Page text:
How many generations does it take to grow a democracy? I asked this question as I read about Russia and thought of my recent visit to two prisons in Taiwan.
Many people are asking the same question in Russia today. With Russian Prime Minister Vladimir Putin seeking to extend his rule by subverting democratic elections and other human rights, people have taken to the streets in unprecedented numbers to protest.
A couple of weeks ago, Taiwan’s White Terror era was graphically brought to mind when my old friend, Hsieh Tsung-min (謝聰敏), and his wife took me to visit the Jingmei Human Rights Memorial and Cultural Park, located at the site of the former Jingmei detention center of the Taiwan Garrison Command in Taipei. I had visited the site in 2008, but not with my friend who had been incarcerated there for many years.
Hsieh, who had been arrested a week before me in 1971, took me on a personal tour of the facility, that included the cell he occupied. My former wife and I had been charged with “activities unfriendly to the government of the Republic of China,” put under house arrest and expelled from the country, whereas our friends and colleagues, Hsieh and Wei Ting-chao (魏廷朝), were tried in secret after a year-and-a-half in custody, served long sentences and were horribly tortured. The tiny cell where Hsieh had been held was hard for me to look at and almost as hard to view were the drawings in the museum of the torture he described in a letter smuggled out in 1972.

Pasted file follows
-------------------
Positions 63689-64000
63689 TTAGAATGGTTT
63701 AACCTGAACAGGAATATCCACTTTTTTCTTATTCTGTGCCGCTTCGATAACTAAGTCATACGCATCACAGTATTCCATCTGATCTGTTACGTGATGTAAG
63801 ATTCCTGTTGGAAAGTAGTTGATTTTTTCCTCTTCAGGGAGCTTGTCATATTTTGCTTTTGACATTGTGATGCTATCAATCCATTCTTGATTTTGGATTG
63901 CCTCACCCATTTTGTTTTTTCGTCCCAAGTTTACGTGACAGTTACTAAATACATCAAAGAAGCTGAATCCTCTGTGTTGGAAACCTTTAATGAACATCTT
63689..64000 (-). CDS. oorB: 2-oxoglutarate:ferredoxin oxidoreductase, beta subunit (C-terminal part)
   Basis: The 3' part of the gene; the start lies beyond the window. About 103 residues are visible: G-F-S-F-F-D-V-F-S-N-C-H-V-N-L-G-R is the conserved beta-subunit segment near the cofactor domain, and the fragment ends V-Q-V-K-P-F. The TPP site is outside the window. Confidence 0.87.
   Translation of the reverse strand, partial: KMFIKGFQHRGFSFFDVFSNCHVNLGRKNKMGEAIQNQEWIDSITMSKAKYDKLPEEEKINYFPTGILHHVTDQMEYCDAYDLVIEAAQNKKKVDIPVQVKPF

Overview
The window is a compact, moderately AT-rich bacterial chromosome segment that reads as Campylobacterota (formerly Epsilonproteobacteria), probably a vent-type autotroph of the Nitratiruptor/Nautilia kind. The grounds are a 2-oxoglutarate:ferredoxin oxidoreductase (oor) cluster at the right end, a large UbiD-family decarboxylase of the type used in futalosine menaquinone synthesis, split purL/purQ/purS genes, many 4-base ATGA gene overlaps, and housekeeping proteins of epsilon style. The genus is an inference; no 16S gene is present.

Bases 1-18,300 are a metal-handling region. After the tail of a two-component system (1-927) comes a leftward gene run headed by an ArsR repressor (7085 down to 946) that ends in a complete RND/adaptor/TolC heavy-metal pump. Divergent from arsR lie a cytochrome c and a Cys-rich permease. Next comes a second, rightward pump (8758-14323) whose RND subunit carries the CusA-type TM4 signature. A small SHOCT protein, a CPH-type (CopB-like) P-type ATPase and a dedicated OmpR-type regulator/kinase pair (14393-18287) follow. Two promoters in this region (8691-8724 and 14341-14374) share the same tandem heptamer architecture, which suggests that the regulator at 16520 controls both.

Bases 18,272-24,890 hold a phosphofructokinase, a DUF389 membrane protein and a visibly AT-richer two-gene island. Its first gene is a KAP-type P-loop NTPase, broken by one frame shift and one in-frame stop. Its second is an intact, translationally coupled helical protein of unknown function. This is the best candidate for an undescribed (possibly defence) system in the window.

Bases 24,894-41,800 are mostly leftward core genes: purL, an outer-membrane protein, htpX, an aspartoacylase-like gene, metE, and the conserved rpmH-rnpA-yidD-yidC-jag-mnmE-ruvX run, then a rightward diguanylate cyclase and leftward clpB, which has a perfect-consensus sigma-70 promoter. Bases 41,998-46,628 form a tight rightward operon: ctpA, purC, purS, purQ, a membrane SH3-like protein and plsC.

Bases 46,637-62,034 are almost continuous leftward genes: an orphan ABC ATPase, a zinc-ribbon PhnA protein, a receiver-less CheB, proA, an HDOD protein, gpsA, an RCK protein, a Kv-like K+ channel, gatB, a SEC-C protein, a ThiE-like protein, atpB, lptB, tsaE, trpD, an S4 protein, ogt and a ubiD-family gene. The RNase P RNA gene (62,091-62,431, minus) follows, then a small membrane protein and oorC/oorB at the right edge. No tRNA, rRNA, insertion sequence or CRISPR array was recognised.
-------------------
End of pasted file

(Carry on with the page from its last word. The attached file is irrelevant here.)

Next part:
All of the inhuman treatment of political prisoners and the climate of terror created by Chiang Kai-shek (蔣介石) and his security agencies came rushing back through the 40 years as if it were yesterday.
Three days after my visit to Jingmei, I visited Taipei Prison in Gueishan Township (龜山), Taoyuan County, where former president Chen Shui-bian (陳水扁) is incarcerated. Cheryl Lai (賴秀如) graciously accompanied me as a translator.
When my family returned to Taiwan in 2003 after 30 years abroad, then-president Chen had been extraordinarily kind to us. He had taken me aside and said that he was sorry that my activities in Taiwan had caused me to be blacklisted by the US government for 19 years. On this visit I wanted to thank him for that.
Being allowed to visit him in prison was a reminder that some things have changed since the beginning of democratization in the 1990s. His buzz-cut hairstyle and orange jump suit underlined the different settings and conditions when we had last met in 2003.
Neither his smile nor his sense of humor had left him. We both chuckled about Peng Ming-min (彭明敏) coming to visit him and bringing a copy of his then new book, The Perfect Escape, published in 2009.
I came away from the 30-minute meeting with questions that continue to puzzle me as I think of Taiwan’s path: Newspaper accounts of his trials invariably point out that Chen is the first former president to be indicted and convicted of crimes in the history of the ROC. What is rarely said is that he was also the only non-Chinese Nationalist Party (KMT) president in the history of the ROC. Is that one of the reasons he is in jail?
Although Chen was president for two terms, the KMT controlled the legislature, the judiciary and the central government agencies just as they have from the beginning.
I wonder about his trials, of which outside legal observers have said “due process” was so convoluted it is doubtful that the truth of any of the charges can ever be determined. Chen was emphatic that he does not want a pardon; he wants a fair re-trial.